Why is pam_unix.so set "required" even when LDAP is enabled?

On my Rocky Linux 9.3 machine, LDAP authentication is enabled by authselect and is working fine. I can ssh into this machine by both local accounts and LDAP-only accounts. However, my /etc/pam.d/password-auth, which is included by /etc/pam.d/sshd , seems to contradict the current behavior. It contains:

account     required                                     pam_unix.so
account     sufficient                                   pam_localuser.so
account     sufficient                                   pam_usertype.so issystem
account     [default=bad success=ok user_unknown=ignore] pam_sss.so
account     required                                     pam_permit.so

LDAP-only accounts fail in pam_unix.so (don’t they?). Because pam_unix.so is required, it appears to me that LDAP-only accounts would fail the whole account test (even if pam_sss.so succeeds). However, LDAP-only accounts do work in reality. Why?

man pam.conf says:

required: failure of such a PAM will ultimately lead to the PAM-API returning failure

sufficient: if such a module succeeds and no prior required module has failed the PAM framework returns success to the application

ok: this tells PAM that the administrator thinks this return code should contribute directly to the return code of the full stack of modules. In other words, if the former state of the stack would lead to a return of PAM_SUCCESS, the module’s return code will override this value. Note, if the former state of the stack holds some value that is indicative of a modules failure, this ‘ok’ value will not be used to override that value.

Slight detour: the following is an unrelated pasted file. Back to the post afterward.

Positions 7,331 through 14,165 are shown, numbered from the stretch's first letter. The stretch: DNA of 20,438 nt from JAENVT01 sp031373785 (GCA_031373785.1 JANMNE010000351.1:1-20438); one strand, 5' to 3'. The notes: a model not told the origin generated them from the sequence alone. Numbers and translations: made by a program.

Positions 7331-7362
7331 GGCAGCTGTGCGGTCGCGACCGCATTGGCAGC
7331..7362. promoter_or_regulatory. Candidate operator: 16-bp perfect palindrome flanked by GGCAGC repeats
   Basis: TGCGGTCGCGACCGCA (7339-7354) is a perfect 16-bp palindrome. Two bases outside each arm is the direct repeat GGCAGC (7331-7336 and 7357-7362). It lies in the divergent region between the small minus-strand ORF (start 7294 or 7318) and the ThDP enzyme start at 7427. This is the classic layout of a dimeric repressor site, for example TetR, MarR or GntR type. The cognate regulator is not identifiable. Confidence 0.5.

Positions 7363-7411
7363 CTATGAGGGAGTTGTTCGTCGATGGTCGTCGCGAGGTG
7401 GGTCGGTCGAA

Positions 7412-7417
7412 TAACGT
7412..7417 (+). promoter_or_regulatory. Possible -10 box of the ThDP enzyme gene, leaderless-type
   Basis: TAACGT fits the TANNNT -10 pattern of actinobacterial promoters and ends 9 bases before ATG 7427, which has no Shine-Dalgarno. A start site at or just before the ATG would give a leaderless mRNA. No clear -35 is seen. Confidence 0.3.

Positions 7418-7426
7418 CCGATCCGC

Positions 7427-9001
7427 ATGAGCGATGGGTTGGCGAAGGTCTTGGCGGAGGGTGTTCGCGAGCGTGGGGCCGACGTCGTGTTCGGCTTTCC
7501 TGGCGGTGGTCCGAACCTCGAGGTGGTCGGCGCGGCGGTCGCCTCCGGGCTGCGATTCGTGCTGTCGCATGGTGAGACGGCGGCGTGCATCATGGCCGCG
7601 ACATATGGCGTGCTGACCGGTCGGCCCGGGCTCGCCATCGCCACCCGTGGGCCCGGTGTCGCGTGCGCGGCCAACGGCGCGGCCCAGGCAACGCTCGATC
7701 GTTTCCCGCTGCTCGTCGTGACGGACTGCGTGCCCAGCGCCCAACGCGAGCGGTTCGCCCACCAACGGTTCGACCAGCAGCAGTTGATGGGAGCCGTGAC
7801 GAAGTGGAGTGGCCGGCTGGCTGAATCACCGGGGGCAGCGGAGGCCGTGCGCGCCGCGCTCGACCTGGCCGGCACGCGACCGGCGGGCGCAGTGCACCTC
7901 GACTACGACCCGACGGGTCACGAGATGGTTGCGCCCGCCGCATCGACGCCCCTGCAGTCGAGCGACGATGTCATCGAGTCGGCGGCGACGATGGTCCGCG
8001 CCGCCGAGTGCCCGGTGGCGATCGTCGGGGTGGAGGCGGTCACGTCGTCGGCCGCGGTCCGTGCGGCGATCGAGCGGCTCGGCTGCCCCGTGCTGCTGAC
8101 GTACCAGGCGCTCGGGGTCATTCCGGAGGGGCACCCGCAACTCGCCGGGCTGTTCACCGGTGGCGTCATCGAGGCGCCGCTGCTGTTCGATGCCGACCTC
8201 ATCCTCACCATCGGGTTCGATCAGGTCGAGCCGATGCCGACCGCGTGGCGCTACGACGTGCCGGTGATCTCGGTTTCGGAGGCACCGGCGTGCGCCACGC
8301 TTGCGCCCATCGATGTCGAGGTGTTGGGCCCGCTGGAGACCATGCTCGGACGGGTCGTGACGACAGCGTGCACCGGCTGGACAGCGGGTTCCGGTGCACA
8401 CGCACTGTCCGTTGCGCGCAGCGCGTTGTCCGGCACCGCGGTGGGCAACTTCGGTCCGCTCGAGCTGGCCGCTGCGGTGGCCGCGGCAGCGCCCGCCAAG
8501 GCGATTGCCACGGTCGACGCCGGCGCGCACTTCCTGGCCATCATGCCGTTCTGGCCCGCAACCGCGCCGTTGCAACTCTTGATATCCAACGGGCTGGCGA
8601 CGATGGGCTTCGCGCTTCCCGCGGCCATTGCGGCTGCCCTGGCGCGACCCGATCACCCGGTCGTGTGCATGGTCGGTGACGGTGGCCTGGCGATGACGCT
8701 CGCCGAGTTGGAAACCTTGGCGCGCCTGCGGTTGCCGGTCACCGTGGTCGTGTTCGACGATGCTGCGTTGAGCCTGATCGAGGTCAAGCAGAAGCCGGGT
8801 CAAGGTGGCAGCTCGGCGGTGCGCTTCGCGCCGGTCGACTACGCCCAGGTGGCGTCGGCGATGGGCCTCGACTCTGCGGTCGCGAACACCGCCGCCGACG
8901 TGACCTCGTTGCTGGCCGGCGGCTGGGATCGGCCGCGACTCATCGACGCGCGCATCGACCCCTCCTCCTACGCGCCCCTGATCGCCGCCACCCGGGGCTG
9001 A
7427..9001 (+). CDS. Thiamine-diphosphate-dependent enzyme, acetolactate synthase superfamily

(emphasis by me)

Also in another question, required pam_unix.so caused a problem (as I expect).

Why is my system working?

Asked By: biochem_fan

||

Note that this for account, not auth. For the account component, man pam_unix says:

The account component performs the task of establishing the status of the user's account
and password based on the following shadow elements: expire, last_change, max_change,
min_change, warn_change. In the case of the latter, it may offer advice to the user on
changing their password or, through the PAM_AUTHTOKEN_REQD return, delay giving service to
the user until they have established a new password. The entries listed above are
documented in the shadow(5) manual page. Should the user's record not contain one or more
of these entries, the corresponding shadow check is not performed.

It won’t prevent you from logging in unless your (local) password is expired.

Also in another question, required pam_unix.so caused a problem (as I expect).

Actually, not as you expected. Check the accepted answer, which is from the OP of that question:

[The] problem on this was that since the pam authentication works in cascade, there is no reason to go ahead in the account service if you already have a local account. So the first line (pam_unix.so) is enough for an authentication. Previously the stack kept check also the pam_ldap.so because all three lines were required to login, and if the ldap service is down or unreachable, the authentication stack breaks.

Their problem wasn’t that pam_unix.so being required caused problems. It was that pam_ldap further down the stack caused problems when their LDAP service went down. Using sufficient instead of required allowed them to skip pam_ldap if pam_unix was successful. As verified by the OP of this question in the comments, pam_unix does return PAM_SUCCESS for non-local users, so the OP of the Stack Overflow question seems to have set a configuration which always (meaninglessly) succeeds for non-local users. The correct way seems to be to use pam_localuser instead like in this question.

Answered By: muru
Categories: Answers Tags: ,
Answers are sorted by their score. The answer accepted by the question owner as the best is marked with
at the top-right corner.